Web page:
We propose that a more comprehensive explanation requires consideration of the well-known fact that the presence of deuterium affects the rates of reactions even if deuterated bonds are not themselves involved (cf. membrane phase transitions mentioned above). This effect is termed the secondary isotope effect [31]; with deuterated water in the medium, it seems reasonable to conclude that the entire nanoenvironment where oscillating glycolysis occurs involves some degree of structure that is dynamically affected by the addition of a small amount of extra mass per molecule in the most abundant class of molecules. Again, the lack of oscillatory behavior in cells labeled with ANS argues against oscillations originating in protein interactions with the DAN probes.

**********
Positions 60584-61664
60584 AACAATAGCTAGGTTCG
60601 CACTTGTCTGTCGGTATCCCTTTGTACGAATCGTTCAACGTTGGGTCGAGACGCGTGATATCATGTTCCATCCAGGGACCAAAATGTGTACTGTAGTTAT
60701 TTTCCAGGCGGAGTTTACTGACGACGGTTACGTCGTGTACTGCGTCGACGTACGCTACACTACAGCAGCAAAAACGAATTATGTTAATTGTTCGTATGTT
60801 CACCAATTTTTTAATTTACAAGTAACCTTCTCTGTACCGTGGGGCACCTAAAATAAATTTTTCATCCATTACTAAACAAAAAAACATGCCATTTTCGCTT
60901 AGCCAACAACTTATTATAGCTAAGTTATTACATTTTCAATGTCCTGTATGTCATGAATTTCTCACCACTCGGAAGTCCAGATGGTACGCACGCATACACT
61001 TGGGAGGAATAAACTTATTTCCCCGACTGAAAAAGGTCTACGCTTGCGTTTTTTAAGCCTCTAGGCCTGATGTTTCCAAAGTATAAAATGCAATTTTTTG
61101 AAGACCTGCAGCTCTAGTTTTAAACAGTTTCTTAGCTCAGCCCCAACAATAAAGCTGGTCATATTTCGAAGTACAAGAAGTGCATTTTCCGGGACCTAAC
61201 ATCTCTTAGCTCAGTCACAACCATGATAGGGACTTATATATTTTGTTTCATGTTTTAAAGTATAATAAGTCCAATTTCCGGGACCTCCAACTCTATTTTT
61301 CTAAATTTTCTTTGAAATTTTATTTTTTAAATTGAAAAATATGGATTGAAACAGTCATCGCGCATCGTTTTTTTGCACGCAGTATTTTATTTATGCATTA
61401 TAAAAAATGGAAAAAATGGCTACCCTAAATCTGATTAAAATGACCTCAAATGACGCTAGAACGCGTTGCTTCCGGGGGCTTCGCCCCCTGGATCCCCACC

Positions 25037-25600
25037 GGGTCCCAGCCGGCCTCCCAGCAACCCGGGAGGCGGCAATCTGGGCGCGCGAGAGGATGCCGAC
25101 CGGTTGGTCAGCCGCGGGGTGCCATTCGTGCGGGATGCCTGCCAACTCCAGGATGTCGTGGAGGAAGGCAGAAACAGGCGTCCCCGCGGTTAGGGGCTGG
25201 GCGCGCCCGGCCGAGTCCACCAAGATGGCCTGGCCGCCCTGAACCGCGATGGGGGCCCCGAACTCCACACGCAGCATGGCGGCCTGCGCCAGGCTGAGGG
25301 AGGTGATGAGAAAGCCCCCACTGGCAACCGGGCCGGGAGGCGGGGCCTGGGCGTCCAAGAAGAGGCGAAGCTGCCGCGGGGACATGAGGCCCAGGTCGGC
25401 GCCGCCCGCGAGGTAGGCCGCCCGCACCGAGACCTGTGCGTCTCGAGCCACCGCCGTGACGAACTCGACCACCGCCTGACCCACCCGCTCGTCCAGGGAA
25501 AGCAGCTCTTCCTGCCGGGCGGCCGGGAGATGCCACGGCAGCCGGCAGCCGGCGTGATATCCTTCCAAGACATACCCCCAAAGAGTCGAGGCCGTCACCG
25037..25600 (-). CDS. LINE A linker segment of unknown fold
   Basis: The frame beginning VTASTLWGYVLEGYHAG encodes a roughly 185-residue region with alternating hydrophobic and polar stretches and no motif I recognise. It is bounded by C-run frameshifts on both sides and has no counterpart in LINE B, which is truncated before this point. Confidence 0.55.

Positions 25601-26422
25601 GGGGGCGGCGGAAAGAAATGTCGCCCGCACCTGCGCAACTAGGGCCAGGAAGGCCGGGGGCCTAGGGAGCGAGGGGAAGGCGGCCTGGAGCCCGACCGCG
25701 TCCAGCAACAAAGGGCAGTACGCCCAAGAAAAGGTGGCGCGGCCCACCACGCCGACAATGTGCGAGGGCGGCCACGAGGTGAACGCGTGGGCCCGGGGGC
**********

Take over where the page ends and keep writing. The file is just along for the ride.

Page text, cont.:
All wavelengths of emission of the DAN probes (the B and G regions of the cells) are oscillating. This was confirmed by fluorescence microscopy measurement of the fluorescence intensity changes of the DAN probes (S5 Fig.) and their GP function (Fig. 4), which concordantly show that -within the resolution of our system- glycolysis and dipolar relaxation oscillate with the same frequency at all observed scales. Furthermore, oscillations of the GP function yield the measured changes in the intensity (quantum yield) of emission of the probes at any given wavelength only if solvent relaxation is the dominant mechanism. The scale invariance and spectrum-wide nature of the oscillations suggest that the phenomenon spans the entire cell cytosol (it is intensive) and is not localized to substructures dynamically isolated from each other. Oscillations are even detected by LAURDAN, albeit with lower amplitude, in membrane-associated water.